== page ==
"I am also fairly certain that they hurt me. They might have cost me credibility as a filmmaker with some, which could have damaged my chances with selling certain pitches."
I would like to hear more about this because I don't believe it's the case.
And perhaps it's my whacking great ego, but I've never had a problem showing folks my films.
I guess I figure that if I like them then someone else is surely going to as well.
Ego or naive maybe...
I agree that all films are written.... my focus was on traditional writing. I have noticed that those with affinity in one type of writing (for example song-based films) don't automatically have the facility with dialogue-based or narrative films. I think they are very different muscles to develop. I don't assume to say one is right or better than the other. I'm only narrowing the focus of discussion for the sake of clarity.
I'd call my experience, growing up in public. And, I think that's true for any filmmaker who makes a film and shows it to the world. But, as we are also in a commercial world, personal films can have an impact on ones career (for the good and the bad.) In reality, my films didn't DO anything but show where I was at... and in some cases that made me an ill fit for some opportunities and opened doors to others. I would wager this is as true for anyone.
I never regretted my effort on any film... but, I do regret a couple of films. Maybe that's healthy. I don't wager its a good thing for any type of artist to be satisfied with everything they do.
Dave, do you have anything to say (or a percentage) on filmmakers who have a hard time observing their own work? There's no doubt our films are meant to be seen by an audience, but you also talk of films that show where we are at as filmmakers. Even then, there are those, like myself, who lose objectivity on a film, and are unaware if the film helps or hinders them.
Also, if a filmmaker prefers to collaborate, rather than do everything on his or her own, that doesn't necessarily make them lazy as a personal filmmaker does it? Lately, I have been hanging around with a lot of musicians, and these are people I want to make films with. Is that inspiration, or the ego taking advantage of someone?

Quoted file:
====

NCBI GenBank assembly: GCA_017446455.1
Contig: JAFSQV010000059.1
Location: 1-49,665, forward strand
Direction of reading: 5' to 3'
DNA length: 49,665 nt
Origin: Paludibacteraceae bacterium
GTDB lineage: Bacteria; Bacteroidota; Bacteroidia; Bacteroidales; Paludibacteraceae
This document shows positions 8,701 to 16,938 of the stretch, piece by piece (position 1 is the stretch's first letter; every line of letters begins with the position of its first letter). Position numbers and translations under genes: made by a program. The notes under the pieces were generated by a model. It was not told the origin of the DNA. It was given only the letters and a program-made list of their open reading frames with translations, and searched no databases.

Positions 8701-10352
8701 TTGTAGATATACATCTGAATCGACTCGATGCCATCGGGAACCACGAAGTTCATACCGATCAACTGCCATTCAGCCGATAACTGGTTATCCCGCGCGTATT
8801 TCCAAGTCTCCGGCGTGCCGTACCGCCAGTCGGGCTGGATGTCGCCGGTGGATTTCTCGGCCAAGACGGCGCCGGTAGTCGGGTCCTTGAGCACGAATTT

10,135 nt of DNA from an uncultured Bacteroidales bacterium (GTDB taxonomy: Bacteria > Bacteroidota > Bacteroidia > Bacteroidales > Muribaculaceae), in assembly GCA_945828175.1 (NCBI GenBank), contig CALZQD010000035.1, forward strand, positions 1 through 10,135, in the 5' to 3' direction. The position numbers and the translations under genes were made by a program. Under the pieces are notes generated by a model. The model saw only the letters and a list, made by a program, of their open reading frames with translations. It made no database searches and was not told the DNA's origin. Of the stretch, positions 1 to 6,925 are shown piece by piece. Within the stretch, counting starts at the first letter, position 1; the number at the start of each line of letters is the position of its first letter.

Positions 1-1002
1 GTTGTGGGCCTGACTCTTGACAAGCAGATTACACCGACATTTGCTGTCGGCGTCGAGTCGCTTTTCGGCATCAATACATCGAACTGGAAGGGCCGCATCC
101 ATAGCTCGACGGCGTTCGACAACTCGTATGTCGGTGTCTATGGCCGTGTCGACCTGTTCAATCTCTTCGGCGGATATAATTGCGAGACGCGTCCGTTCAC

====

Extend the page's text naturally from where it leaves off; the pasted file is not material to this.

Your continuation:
Many filmmakers express discomfort of being in the same room when their films are screened. I'm among that group. It can be quite unnerving, especially if its in the context of jury screening (as we have with the ASIFA-East festival). But, I felt it was important I be there. It was educational every time and hugely important to my growth as a filmmaker. Besides, I'd be much more upset if my work wasn't up there, if I didn't have anything to contribute. For me, that would be like not having a seat at the table.
I say: make films and get over it. We are lucky to have such pursuits to spend our time. In other countries people are starving or ducking rocket fire. I don't think sitting in an audience when your film plays is such a big deal in that context.
And, on your other question... there's no wrong way to collaborate on a film. Let the film you are making be your guide for who to work with, and how to get started, and how to split up the workload. Partnerships are mutually beneficial. Be open, pick good partners, and be on with it.
My two cents:
Learn to enjoy watching your films whatever the situation.
You might be the only one who does actually enjoy it and at least one person should be enthusiastic about your work.
good advice, Elliot.
I like collaboration because is it allows me to focus on what I AM good at. I'm not crazy about the stories I write, I don't think they are "as good" as my animation, direction or design. Fortunately, I have a brother with a nose for good material. Our first films have been made using "documentary" audio. In the future, I'd be happy to work on fiction or musical stories, but I'll always be more than happy to have that source material come from someone else.
Thanks for the advice, Dave.
My name is Diana, i wold like to send you some information about a shortfilm we are developing in our studio!
Where can i email you?
my mail is email@example.com
I'll tell you why I'm stuck...I miss the indie buzz one gets around all those animators in NYC!
Really though, there's something so motivating being around all that energy...I would always catch the bug of creativity and sharing amongst my peers.
Maybe I'll be back someday...miss you guys.